There are many benefits of baby carrying. These include body contact, developmental benefits such as constant movement and hip alignment, ease of day-to-day activities for the parent and the feeling of security for the baby. With so many styles available, it can be difficult to find the most suited to the wearer and to the baby. Here are a few ideas;
Best choice of carry:
- Woven wraps in the front cross carry
- Stretchy wraps in front carry
- Ring Sling
- Soft structure carrier
All of these carrying methods allow for the baby’s head to be supported when they do not have this control, supports the developing spine and gives a broad base of support. They also allow for the hips to be placed in the ideal position for hip joint growth (when worn correctly). The hips should be in flexion and abduction, a deep squat position.
Use of the cradle carry is not encouraged due to the risk of closure of the baby’s airways with prolonged chin tucking.
The Young Baby (>3 months) with Neck Control
At this stage, the baby should be able to lift their own head, which allows for other options, predominately the hip carry.
Whether using woven wraps or ring slings, the baby again should have a good base of support with their legs in a squatting position and should have their back and neck supported. The same carries as the newborn are still great for this age-group too.
There is much debate about the use of back carries for this age. It is ok, if the baby is well supported in the above-mentioned ways. At this age, it can be difficult to get the baby into a back carry due to their lack of muscle strength and control. If you can get assistance in getting bub on and off the back or learn safe techniques to do so then this is fine too.
The Sitting Baby & Toddler
Once the baby can sit on their own, most carrying techniques are safe. This includes upright back carrying. At this age, baby will have more muscle control and therefore the positioning of the back carry will be easier.
Most of the time, the way baby is carried will be determined by the parent, based on what is comfortable and of course what baby enjoys. As previously mentioned, it is still important to make sure baby is secure, has good hip positioning, and a stable base of support.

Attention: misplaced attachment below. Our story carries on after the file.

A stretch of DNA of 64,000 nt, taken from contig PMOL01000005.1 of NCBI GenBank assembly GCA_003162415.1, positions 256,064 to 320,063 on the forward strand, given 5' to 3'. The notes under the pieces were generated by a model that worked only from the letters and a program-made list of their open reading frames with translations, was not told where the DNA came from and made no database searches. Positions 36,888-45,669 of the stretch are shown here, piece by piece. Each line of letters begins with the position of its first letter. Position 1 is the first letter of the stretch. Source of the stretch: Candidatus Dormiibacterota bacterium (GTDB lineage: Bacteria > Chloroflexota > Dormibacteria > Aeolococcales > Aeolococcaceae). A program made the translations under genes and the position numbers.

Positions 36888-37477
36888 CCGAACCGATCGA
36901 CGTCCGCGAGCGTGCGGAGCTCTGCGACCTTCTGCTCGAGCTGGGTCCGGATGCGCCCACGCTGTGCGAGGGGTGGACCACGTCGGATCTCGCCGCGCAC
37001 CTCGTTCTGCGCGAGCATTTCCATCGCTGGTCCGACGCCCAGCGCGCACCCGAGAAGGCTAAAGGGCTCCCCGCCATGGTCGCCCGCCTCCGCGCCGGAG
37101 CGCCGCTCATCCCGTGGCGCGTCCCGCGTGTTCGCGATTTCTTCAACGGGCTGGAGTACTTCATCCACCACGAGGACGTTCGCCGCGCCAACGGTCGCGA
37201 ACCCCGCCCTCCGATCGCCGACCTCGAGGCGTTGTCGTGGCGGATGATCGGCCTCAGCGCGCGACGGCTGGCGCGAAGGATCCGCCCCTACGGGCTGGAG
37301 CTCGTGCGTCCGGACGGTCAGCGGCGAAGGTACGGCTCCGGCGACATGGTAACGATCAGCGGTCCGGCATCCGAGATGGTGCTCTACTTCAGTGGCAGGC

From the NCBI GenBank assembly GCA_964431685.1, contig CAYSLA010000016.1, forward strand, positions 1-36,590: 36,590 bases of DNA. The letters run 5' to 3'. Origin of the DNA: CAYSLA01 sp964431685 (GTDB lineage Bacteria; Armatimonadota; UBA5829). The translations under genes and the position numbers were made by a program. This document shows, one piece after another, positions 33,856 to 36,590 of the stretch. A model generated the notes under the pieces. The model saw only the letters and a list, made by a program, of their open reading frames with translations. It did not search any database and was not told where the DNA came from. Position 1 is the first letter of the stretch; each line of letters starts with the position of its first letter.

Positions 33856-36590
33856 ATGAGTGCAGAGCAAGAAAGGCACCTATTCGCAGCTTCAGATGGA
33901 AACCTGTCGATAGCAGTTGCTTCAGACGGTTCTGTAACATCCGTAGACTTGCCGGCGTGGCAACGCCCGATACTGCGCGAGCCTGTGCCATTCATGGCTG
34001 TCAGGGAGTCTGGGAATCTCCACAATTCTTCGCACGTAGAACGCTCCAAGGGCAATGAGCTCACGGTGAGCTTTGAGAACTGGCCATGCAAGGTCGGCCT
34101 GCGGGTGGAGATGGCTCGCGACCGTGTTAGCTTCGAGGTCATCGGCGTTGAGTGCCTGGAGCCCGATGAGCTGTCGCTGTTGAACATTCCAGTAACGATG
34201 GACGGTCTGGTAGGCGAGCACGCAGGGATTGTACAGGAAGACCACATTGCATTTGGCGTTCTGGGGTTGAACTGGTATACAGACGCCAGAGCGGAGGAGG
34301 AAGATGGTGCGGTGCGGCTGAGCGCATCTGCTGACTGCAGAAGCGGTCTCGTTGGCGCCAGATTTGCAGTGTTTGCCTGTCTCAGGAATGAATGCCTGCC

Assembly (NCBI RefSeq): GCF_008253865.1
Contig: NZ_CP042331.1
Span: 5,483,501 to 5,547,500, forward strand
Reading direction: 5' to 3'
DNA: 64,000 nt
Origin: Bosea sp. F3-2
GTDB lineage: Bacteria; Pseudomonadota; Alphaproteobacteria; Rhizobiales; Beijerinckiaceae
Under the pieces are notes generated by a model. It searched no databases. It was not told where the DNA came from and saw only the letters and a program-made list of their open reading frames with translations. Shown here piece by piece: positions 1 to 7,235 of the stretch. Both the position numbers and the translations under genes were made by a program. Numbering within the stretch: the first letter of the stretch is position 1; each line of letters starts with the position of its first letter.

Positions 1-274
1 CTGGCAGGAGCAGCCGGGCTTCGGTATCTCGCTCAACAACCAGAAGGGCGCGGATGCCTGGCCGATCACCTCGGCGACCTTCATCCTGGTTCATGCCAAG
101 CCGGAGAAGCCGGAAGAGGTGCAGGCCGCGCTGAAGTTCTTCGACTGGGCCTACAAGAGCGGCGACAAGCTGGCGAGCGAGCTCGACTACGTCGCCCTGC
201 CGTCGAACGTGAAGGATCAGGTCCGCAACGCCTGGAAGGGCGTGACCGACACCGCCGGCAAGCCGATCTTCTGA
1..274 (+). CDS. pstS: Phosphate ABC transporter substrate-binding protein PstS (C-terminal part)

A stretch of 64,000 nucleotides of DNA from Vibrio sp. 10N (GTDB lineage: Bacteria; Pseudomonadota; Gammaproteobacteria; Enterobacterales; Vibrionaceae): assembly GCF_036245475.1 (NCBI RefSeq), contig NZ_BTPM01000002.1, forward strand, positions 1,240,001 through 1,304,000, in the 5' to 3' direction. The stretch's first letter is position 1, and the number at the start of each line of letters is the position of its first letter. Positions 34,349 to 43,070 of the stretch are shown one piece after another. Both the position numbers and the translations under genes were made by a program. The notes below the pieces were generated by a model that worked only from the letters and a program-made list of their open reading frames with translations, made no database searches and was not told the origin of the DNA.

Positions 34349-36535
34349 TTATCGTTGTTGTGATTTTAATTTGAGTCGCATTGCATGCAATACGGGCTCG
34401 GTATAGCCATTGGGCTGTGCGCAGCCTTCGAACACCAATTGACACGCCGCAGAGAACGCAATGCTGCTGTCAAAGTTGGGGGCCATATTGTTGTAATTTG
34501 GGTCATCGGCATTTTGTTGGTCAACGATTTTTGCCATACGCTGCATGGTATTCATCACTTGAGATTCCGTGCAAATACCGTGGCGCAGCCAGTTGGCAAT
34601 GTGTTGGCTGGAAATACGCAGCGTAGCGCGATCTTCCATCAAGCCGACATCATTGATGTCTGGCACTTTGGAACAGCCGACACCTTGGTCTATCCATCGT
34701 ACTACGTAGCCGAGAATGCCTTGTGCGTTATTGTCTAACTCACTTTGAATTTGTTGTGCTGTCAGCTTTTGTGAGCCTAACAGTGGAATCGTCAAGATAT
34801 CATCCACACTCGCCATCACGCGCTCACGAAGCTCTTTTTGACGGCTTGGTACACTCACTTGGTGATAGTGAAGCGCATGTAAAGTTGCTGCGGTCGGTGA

International Hip Dysplasia Association, “Baby Carriers, Seats and other Equipment”, 2012, http://hipdysplasia.org/developmental-dysplasia-of-the-hip/prevention/baby-carriers-seats-and-other-equipment/
- Does the sling allow for various carrying positions for the baby on the wearer? This is important if the wearer has mid or lower back problems. Some carrying positions and techniques will feel more comfortable and will help stabilise the area. Wide and/or cushioned adjustable shoulder straps will allow for easier carrying and less strain on the Carriers neck and shoulders too.
- Does the carrier allow for different positions for the baby: for example; forward or chest facing, vertical, horizontal, folded legs, straight, or frog-leg position? All of these will help with the baby’s postural development. Does it allow for optimal positioning; specifically of the hips? The carrier should have a wide base of support that supports the thighs and flexes the knees. The legs should be in an “M” position. · Make sure that there is head and neck support for the baby and/or sleeping infant
- How long will the sling/wrap/pouch accommodate for the child’s growth and postural development? This is important as often carriers suit different ages.
- Can the infant be moved from one wearer to another without disturbing them and can they be removed without disturbing them? This can be an important consideration especially if the baby is generally hard to settle or is in a clingy phase or a wonder week. It can be stressful for both the parent and baby.
- Is cleaning of the carrier easy? Can you throw it in the washing machine?
- Does the wearer have both hands free or does the baby still require some support with a hand? The baby should be secure enough in the carrier for the wearer to not have to support with their hands. If this is the case, it is possible that the carrier is not tight enough, not on correctly or not suited to the wearer or baby.
- Can the baby be put into all carrying positions by the wearer on their own, or do they require help from a second person?
- Is there an even distribution of the baby’s weight for the wearer’s comfort? Does the sling/wrap cause repetitive postural stress to one area of the wearer’s spine and pelvis?
- Breastfeeding is not generally recommended while baby is in the carrier. This is not because it isn’t possible or more efficient, but because breastfeeding is its own activity and should have the focus of Mum. Eye and body contact is important during this time.
My favourite carriers are the soft structured carriers. Based on the Mei Tai design, they are easy to use for beginners, quick to put on and take off and some designs allow for a number of different carries. In saying that, I like almost all carriers because they allow for contact between parent and baby.
Amy Melamet is an Inner West Chiropractor in Sydney and a university tutor with a special interest in women’s and kid’s health and pregnancy care. She is also a Die Trageschule baby wearing consultant, having completed the basic course earlier this year.
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